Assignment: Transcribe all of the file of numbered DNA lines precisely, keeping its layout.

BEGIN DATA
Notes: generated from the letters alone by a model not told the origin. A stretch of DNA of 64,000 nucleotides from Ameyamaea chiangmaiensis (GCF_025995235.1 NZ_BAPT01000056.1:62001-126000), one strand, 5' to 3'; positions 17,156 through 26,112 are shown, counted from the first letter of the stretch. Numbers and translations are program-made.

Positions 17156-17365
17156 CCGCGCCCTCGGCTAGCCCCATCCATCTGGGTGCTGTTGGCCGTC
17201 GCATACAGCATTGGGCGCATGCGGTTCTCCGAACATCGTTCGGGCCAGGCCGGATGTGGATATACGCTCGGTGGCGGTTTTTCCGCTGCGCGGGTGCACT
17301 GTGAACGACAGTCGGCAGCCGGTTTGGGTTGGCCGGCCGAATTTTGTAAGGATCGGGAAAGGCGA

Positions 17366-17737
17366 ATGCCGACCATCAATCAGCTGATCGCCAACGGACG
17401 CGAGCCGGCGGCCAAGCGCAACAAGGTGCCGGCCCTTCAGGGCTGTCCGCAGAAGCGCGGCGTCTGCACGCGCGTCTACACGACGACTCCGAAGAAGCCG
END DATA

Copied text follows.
Notes: generated from the letters alone by a model not told the origin. A stretch of DNA of 64,000 nucleotides from Ameyamaea chiangmaiensis (GCF_025995235.1 NZ_BAPT01000056.1:62001-126000), one strand, 5' to 3'; positions 17,156 through 26,112 are shown, counted from the first letter of the stretch. Numbers and translations are program-made.

Positions 17156-17365
17156 CCGCGCCCTCGGCTAGCCCCATCCATCTGGGTGCTGTTGGCCGTC
17201 GCATACAGCATTGGGCGCATGCGGTTCTCCGAACATCGTTCGGGCCAGGCCGGATGTGGATATACGCTCGGTGGCGGTTTTTCCGCTGCGCGGGTGCACT
17301 GTGAACGACAGTCGGCAGCCGGTTTGGGTTGGCCGGCCGAATTTTGTAAGGATCGGGAAAGGCGA

Positions 17366-17737
17366 ATGCCGACCATCAATCAGCTGATCGCCAACGGACG
17401 CGAGCCGGCGGCCAAGCGCAACAAGGTGCCGGCCCTTCAGGGCTGTCCGCAGAAGCGCGGCGTCTGCACGCGCGTCTACACGACGACTCCGAAGAAGCCG